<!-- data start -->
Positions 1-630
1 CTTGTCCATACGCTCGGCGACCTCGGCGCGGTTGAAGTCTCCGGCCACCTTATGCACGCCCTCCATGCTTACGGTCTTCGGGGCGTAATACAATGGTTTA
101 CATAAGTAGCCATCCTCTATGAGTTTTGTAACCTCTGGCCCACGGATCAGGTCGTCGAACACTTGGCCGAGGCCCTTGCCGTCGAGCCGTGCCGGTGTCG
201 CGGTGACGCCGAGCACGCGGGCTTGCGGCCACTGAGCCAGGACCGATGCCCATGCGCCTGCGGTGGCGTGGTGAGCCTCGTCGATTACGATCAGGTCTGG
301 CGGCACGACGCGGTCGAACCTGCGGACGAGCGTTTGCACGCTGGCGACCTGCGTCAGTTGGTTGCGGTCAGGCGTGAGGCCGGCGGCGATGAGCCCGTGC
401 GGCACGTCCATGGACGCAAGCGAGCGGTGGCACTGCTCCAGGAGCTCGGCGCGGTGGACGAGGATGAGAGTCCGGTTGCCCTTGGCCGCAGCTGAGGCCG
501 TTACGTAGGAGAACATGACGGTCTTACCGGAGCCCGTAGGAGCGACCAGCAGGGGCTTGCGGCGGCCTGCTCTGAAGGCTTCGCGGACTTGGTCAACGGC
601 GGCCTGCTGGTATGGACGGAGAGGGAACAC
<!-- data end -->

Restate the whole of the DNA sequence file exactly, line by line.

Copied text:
Positions 1-630
1 CTTGTCCATACGCTCGGCGACCTCGGCGCGGTTGAAGTCTCCGGCCACCTTATGCACGCCCTCCATGCTTACGGTCTTCGGGGCGTAATACAATGGTTTA
101 CATAAGTAGCCATCCTCTATGAGTTTTGTAACCTCTGGCCCACGGATCAGGTCGTCGAACACTTGGCCGAGGCCCTTGCCGTCGAGCCGTGCCGGTGTCG
201 CGGTGACGCCGAGCACGCGGGCTTGCGGCCACTGAGCCAGGACCGATGCCCATGCGCCTGCGGTGGCGTGGTGAGCCTCGTCGATTACGATCAGGTCTGG
301 CGGCACGACGCGGTCGAACCTGCGGACGAGCGTTTGCACGCTGGCGACCTGCGTCAGTTGGTTGCGGTCAGGCGTGAGGCCGGCGGCGATGAGCCCGTGC
401 GGCACGTCCATGGACGCAAGCGAGCGGTGGCACTGCTCCAGGAGCTCGGCGCGGTGGACGAGGATGAGAGTCCGGTTGCCCTTGGCCGCAGCTGAGGCCG
501 TTACGTAGGAGAACATGACGGTCTTACCGGAGCCCGTAGGAGCGACCAGCAGGGGCTTGCGGCGGCCTGCTCTGAAGGCTTCGCGGACTTGGTCAACGGC
601 GGCCTGCTGGTATGGACGGAGAGGGAACAC